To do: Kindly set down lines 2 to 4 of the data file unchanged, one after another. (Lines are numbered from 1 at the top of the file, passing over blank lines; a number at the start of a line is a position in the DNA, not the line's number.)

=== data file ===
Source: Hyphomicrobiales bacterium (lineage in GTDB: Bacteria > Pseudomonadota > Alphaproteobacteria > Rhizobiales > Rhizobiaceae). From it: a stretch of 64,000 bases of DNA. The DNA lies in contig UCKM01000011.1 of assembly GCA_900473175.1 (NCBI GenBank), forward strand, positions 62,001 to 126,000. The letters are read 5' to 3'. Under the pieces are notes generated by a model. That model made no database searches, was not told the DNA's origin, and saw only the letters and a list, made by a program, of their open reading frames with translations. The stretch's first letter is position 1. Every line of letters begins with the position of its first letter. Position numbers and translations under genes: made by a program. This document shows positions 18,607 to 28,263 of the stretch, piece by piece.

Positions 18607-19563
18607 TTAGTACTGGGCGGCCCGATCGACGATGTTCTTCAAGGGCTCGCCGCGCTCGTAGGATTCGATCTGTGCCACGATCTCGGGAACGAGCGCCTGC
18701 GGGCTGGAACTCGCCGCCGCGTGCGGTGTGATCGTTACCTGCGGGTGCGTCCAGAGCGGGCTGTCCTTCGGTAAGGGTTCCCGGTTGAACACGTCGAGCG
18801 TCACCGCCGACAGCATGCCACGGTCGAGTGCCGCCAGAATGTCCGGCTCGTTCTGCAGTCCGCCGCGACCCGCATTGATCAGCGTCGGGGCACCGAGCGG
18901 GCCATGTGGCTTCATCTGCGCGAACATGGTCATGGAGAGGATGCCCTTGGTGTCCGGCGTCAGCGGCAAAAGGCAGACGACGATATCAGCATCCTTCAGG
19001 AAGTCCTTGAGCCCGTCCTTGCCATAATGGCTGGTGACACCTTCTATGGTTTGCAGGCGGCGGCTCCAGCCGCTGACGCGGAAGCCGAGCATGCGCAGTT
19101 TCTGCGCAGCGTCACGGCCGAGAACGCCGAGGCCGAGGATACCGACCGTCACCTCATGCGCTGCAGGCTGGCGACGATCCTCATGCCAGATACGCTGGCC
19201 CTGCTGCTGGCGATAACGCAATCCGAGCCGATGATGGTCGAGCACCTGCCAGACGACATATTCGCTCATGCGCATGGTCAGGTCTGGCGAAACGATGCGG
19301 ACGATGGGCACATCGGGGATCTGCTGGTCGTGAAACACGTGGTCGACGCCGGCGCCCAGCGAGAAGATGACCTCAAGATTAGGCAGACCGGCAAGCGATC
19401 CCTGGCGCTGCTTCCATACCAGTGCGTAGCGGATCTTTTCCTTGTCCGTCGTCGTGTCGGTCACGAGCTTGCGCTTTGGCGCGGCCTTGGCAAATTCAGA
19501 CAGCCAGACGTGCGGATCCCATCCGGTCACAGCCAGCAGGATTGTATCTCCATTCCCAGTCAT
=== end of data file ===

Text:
Positions 18607-19563
18607 TTAGTACTGGGCGGCCCGATCGACGATGTTCTTCAAGGGCTCGCCGCGCTCGTAGGATTCGATCTGTGCCACGATCTCGGGAACGAGCGCCTGC
18701 GGGCTGGAACTCGCCGCCGCGTGCGGTGTGATCGTTACCTGCGGGTGCGTCCAGAGCGGGCTGTCCTTCGGTAAGGGTTCCCGGTTGAACACGTCGAGCG